The best quote of the week came from one of the aunties when she saw one of the toddlers chewing on a flip-flop…”don’t eat the shoe, it has no flavor.”  I had to bite my lip to keep from laughing out loud. Not at her but at how we would have reacted in the US if we were to see a toddler chewing on a shoe. We would have spent a great deal of time explaining about dirt & germs. Not about the flavor.

I tried sour porridge this week. It is what the aunties eat a lot of mornings for breakfast. I really liked it so I decided it was best to not ask how it is made. They love soured milk so I just don’t want to know. It tasted great & it didn’t make me sick so I’m just going with it.  I will tell you more about the sour milk in weeks to come.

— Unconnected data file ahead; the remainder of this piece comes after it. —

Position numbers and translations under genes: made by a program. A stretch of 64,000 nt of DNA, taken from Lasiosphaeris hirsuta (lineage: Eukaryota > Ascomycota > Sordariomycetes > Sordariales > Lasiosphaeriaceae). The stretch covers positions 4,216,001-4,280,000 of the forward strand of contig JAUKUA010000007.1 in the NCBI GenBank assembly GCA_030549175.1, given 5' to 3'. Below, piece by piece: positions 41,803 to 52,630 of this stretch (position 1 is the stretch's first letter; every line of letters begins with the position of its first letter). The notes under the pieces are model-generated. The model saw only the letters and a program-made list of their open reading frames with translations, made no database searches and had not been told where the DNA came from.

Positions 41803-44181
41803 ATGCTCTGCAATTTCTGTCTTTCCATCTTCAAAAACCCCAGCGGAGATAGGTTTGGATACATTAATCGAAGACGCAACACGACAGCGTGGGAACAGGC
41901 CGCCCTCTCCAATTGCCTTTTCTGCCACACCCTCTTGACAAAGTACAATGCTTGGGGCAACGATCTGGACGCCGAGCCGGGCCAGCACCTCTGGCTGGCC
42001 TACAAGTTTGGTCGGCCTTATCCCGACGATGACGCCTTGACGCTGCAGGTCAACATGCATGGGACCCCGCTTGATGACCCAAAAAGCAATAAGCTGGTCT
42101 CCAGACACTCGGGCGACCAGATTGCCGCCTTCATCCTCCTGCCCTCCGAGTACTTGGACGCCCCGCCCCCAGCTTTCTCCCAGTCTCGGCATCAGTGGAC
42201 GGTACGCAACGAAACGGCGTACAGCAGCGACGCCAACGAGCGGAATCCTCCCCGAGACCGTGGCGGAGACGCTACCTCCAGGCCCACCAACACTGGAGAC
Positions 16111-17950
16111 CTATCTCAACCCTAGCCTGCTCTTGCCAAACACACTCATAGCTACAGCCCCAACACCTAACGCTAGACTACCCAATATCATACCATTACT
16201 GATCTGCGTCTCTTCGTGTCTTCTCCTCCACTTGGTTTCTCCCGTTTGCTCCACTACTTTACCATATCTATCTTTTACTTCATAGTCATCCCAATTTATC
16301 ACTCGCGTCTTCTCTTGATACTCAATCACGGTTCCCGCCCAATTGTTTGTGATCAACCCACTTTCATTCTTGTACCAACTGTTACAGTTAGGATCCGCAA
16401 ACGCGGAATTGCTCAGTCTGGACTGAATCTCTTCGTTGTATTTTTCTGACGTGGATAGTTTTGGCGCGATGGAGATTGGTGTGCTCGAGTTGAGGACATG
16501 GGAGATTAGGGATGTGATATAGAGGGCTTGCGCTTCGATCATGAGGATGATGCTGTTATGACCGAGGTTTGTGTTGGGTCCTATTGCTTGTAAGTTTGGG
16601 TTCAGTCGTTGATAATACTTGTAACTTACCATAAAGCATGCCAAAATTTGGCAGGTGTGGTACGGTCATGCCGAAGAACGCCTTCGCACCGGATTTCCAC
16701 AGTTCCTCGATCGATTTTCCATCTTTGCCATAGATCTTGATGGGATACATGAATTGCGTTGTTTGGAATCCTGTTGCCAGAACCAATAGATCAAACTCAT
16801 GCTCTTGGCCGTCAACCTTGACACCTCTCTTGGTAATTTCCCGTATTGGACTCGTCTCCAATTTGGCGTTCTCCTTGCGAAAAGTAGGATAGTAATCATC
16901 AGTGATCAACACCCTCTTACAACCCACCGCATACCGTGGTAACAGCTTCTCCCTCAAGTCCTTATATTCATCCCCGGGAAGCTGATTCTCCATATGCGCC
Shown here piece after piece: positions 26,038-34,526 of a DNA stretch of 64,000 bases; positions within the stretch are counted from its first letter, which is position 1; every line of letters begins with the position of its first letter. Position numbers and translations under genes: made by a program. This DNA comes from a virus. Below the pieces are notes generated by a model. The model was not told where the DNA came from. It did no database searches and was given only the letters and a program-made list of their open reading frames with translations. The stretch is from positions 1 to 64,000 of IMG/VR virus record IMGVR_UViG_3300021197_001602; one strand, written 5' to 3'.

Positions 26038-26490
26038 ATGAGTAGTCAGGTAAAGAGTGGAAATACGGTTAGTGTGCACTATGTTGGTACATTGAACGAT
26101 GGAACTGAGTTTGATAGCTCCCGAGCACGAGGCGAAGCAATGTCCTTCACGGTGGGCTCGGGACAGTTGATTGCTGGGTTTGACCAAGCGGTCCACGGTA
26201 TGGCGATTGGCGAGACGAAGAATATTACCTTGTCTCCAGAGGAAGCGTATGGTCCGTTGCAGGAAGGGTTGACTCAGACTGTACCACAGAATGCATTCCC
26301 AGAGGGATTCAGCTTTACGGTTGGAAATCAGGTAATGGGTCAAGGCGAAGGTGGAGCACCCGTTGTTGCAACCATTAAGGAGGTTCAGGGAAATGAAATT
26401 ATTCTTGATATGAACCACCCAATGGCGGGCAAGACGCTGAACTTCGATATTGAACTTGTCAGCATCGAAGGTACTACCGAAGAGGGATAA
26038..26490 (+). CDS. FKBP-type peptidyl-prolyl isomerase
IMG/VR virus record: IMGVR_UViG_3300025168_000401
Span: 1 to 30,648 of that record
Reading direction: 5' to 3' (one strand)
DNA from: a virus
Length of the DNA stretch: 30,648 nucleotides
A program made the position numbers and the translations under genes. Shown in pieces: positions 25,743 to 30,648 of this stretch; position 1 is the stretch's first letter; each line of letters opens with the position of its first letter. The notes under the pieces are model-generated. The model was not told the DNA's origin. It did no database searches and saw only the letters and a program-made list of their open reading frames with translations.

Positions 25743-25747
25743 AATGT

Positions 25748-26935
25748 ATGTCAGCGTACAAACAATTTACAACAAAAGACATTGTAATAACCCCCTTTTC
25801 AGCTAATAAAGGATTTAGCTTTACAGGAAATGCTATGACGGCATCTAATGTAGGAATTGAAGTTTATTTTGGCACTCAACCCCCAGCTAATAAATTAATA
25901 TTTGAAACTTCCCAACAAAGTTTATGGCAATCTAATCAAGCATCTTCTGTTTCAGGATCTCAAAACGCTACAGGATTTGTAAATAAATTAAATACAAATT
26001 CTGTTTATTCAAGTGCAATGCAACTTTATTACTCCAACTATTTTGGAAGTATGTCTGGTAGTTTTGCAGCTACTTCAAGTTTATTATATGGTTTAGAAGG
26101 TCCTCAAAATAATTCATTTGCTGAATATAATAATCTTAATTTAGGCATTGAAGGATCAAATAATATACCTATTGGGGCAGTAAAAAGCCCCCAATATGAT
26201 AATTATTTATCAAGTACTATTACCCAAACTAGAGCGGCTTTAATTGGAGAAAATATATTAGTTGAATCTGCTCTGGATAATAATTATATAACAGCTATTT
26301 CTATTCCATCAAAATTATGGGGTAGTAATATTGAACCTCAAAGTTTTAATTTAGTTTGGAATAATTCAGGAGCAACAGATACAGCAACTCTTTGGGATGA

Now to tell you about my Peter. A little background, he came to us when he was about 8 months old. He had been abandoned & was malnourished. At one point before he came to us was placed in Mbabane Government Hospital & left for a month before they realized no one was coming back for him. The hospital is as bad as it sounds. Janine is going to take me there so I can see the conditions he was living in. Basically he was placed in a closet at the end of a hallway…the place for abandoned babies.

When I arrived at Project Canaan, the first few weeks I spent trying to keep him from biting me. He nailed me hard three times before I learned to pay attention to his mood. He was extremely aggressive not only toward me but also the aunties & other children.